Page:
That’s right, you most likely don’t have a WORK CONTRACT in place that supports you asking for and getting the changes that would provide better visibility or accountability across your team either.
95% of the organizations I work with badly need to reboot work, to use Webb’s comment. They need a simple contract for work that the Dibachi’s describe. And by the way that isn’t happening in most of our onboarding process across the US. This is not something that HR is in charge of, this is a leadership issue and you’re in charge of it for the people who work for or under you.
The sad part is that it’s a contract that is in dispute at most organizations, including most likely yours. There’s an uneasy truce when a contract is in dispute, and typically it gets represented in behaviors or attitudes that say, “Don’t ask me for anything additional. (I’m already working under a contract that I’m making fair on my own terms).”
No one’s ever great, no individual, no team, no organization when the fundamental WORK CONTRACT is psychologically under dispute.
So here’s my recommendation. Take the barest minimum of a contract (I’m going to suggest three points) and go talk to your direct reports, your employees and find out how they view the work contract and see how much of a gap you need to address, realizing that any performance improvement you would like to make is likely going to be only marginally effective until you get the WORK CONTRACT thing resolved.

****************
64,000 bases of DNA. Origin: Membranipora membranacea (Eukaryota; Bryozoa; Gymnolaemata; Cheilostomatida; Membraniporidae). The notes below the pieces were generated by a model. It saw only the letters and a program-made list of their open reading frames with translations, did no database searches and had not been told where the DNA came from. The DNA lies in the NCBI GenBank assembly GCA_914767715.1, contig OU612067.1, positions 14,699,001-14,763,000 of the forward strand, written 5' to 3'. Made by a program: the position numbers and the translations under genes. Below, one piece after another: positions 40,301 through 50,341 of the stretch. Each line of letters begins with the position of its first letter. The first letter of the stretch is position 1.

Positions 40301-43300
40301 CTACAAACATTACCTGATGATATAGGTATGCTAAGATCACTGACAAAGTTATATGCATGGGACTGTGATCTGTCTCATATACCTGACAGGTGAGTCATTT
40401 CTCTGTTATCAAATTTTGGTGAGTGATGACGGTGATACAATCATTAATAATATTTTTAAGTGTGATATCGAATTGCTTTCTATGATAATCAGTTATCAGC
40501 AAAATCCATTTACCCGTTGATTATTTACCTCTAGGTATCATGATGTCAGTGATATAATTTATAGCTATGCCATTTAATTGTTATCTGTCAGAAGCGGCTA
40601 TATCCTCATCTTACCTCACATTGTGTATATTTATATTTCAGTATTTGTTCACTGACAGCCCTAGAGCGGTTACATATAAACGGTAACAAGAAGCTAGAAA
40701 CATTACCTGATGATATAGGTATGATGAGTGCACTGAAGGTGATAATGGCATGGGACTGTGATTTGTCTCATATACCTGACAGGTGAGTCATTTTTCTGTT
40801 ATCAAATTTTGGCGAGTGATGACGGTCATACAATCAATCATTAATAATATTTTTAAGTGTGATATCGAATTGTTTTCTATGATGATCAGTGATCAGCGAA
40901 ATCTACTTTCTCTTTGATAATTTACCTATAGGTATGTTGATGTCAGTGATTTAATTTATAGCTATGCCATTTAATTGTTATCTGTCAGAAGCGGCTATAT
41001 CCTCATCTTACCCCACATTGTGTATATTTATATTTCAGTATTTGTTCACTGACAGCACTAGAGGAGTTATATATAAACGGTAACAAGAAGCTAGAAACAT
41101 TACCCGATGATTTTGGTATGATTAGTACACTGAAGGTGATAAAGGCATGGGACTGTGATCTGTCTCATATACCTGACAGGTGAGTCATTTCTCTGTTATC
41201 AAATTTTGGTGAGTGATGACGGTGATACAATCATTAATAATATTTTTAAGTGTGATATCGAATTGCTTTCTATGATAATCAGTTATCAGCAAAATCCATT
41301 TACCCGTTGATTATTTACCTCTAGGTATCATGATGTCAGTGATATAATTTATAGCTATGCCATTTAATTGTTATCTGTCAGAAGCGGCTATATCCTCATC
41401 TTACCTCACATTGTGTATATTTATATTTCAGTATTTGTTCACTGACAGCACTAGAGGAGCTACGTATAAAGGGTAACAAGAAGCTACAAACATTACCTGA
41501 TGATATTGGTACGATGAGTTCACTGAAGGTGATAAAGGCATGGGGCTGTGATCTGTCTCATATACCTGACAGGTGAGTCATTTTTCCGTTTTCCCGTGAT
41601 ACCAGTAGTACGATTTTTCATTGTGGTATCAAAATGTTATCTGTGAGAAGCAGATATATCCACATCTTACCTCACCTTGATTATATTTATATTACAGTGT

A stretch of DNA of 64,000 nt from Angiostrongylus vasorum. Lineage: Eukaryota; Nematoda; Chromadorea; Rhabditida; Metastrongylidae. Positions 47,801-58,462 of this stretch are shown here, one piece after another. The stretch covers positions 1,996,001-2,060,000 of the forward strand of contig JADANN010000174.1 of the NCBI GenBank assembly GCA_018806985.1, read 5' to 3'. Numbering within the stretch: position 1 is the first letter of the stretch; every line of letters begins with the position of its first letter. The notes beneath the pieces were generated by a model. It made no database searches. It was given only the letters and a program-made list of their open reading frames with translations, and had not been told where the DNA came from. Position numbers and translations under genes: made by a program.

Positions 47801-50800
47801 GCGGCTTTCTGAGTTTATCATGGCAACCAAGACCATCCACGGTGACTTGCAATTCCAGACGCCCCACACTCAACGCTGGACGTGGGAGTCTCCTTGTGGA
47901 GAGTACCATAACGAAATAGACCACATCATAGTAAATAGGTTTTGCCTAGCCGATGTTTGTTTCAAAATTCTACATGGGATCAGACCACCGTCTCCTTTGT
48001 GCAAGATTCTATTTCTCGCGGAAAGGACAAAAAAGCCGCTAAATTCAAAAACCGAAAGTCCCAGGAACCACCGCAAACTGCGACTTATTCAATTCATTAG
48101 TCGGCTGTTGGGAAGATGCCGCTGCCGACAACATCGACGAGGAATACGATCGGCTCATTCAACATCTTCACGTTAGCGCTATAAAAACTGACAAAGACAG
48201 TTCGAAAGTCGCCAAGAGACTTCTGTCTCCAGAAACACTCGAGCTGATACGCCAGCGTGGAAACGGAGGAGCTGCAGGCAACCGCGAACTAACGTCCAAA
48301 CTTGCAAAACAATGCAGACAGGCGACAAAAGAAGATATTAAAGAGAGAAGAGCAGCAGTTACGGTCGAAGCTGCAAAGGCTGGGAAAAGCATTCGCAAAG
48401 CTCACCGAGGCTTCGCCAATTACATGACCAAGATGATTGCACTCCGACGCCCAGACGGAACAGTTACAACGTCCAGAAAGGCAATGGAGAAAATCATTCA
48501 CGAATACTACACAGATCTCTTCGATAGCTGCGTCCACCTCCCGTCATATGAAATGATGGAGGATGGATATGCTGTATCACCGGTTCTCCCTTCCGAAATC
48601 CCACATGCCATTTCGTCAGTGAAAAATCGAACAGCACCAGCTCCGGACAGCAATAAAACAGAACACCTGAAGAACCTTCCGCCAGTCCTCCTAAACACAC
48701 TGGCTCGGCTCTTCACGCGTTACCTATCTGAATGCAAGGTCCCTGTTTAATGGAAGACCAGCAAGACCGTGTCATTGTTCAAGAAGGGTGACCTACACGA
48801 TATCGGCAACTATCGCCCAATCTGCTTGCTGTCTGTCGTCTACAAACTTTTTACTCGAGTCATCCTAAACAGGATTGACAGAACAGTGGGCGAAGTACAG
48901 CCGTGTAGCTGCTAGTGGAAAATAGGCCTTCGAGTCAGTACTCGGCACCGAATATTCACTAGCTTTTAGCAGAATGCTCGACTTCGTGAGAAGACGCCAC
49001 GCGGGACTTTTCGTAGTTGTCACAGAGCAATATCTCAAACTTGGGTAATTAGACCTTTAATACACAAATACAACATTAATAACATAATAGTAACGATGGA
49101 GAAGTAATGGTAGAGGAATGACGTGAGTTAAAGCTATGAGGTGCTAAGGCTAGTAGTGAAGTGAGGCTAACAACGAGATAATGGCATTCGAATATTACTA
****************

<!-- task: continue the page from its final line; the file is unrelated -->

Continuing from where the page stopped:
Here’s three simple points you can use to open up the conversation when it comes to expectations for work:
- What’s the basic deal? You get paid for what exactly?
- When it comes to a point of controversy, and that could be anything form What creates Value? to Which tools to Use, to When to Show up or How to Dress, are we equal or unequal partners in reaching a conclusion?
- Would you write out what you believe I expect of you? (and then look at that from not only the perspective of do they get what you are expecting, but also how much do they actually meet those known expectations).
Most of are handicapped at work because we never worked through a WORK CONTRACT with our employees and direct reports, and in fact need to “reboot work” in a variety of areas, starting with the basic work contract between employee and employer, direct report and executive. Without having a clear work contract that both parties agree to and act in accordance with, any form of performance improvement, including adopting new software, is a difficult, unnecessarily tough battle. Do yourself a favor and reboot your contract. Here’s a basic outline of the one we use:
1. You get paid for…
– Delivering timely results consistent with our methodology, values and priority setting, frequently in collaboration with others, such that the company can be a success
– Bringing your best to work; your best effort, best critical thinking, best creativity, attention to detail and best interpersonal self
– Creating Value, as defined by your supervisor while operating within our value system of respect for others, personal accountability, recognition, continual improvement and innovation.
2. You are not the boss, in fact work is mostly made up of unequal relationships, right up to the customer
– You do have a boss; do what they say is priority first
– Do it right, follow the plan, the process
– It works best when we all win, not just one person
3. Work Smart – Leverage Information, it’s key to us performing well
– Track and document your progress and follow-up
– Look for and practice improvement and ways to make everything you touch… better
– Treat information as a recycle-able resource, document all important processes and results in a way that maximizes it’s reuse-ability